Duplicate reports with different wording for the same ambulance runs further concerned Wolfberg, which translated to credibility concerns for Walker. McGovern's request for paramedics to change codes from BLS to ALS and the fact that the city did not have copies of those e-mails but Schultheis had three also would have hindered the city's defense, Walker said.
Wolfberg said to "get these guys trained immediately," Walker testified.
McGovern, battalion chief Joel Atkinson and former fire chief Mark Regenwether subsequently attended a Medicare/Medicaid coding seminar. Upon returning, they maintained the city's procedures were correct.
Schultheis' repeated complaints to McGovern about the coding procedure and the fact that no changes were made went against the city's ability to say it did not knowingly submit false reports, Walker testified. The city's use of oxygen, IV and heart rate monitors on all patients regardless of care, the fact that McGovern spot checked 1 percent of reports and that he had made no changes to the coding procedures further fueled Walker's concerns.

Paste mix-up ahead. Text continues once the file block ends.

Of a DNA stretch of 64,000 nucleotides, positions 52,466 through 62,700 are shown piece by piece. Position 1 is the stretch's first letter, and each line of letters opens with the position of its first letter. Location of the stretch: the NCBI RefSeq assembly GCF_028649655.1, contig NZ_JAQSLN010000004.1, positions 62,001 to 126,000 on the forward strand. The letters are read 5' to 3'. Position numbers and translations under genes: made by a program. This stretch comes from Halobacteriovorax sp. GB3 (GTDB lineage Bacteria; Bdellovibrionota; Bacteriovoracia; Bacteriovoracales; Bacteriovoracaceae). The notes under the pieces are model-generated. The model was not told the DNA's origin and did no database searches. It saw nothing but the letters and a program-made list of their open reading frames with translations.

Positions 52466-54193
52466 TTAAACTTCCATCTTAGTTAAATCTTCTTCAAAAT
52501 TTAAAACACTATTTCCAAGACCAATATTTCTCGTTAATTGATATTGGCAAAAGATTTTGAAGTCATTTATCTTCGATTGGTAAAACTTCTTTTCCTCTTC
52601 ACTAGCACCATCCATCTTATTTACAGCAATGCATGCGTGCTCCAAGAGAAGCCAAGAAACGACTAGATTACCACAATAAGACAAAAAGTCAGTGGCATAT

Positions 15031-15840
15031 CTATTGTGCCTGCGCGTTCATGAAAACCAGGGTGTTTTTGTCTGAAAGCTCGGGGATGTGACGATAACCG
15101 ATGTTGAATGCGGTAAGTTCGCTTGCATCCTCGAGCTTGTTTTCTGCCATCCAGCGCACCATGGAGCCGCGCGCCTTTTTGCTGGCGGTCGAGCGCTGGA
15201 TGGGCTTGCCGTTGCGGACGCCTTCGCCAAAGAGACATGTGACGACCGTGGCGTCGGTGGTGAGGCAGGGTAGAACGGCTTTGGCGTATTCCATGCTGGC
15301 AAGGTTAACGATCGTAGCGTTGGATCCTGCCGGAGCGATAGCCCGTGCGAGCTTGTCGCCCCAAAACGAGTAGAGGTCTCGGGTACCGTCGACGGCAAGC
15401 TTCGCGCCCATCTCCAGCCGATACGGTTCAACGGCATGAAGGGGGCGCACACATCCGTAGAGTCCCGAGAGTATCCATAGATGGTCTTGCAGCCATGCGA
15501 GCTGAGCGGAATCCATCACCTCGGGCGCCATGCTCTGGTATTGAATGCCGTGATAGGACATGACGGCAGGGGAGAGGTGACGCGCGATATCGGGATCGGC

Red flags for the city's defense went beyond McGovern. The fact that city had budgeted for several years to have all their ambulance calls billed as ALS showed Walker the city knew what was going on. When Walker learned Nolan was just inputting data for the bills to Medicare or Medicaid and not reviewing the reports sent to her from the fire department, it gave him further cause for concern because it showed the city was acting in deliberate ignorance, he testified.
Waterman asked Walker if he knew anything about the performance of former finance director Deb Neels, who was Nolan's supervisor.
"I heard she had issues," Walker said.
Further questions about Neels' performance were barred on the basis of hearsay.
Given all the things Walker found during his work on the case, he said the city couldn't claim it billed at a higher rate than it deserved through a mistake or misunderstanding.
"There were too many red flags. Too many people who knew what was going on. Too many people who were informed and chose to do nothing," Walker said.
Walker has been on the witness stand since Wednesday afternoon and will return for more testimony Monday as the case continues.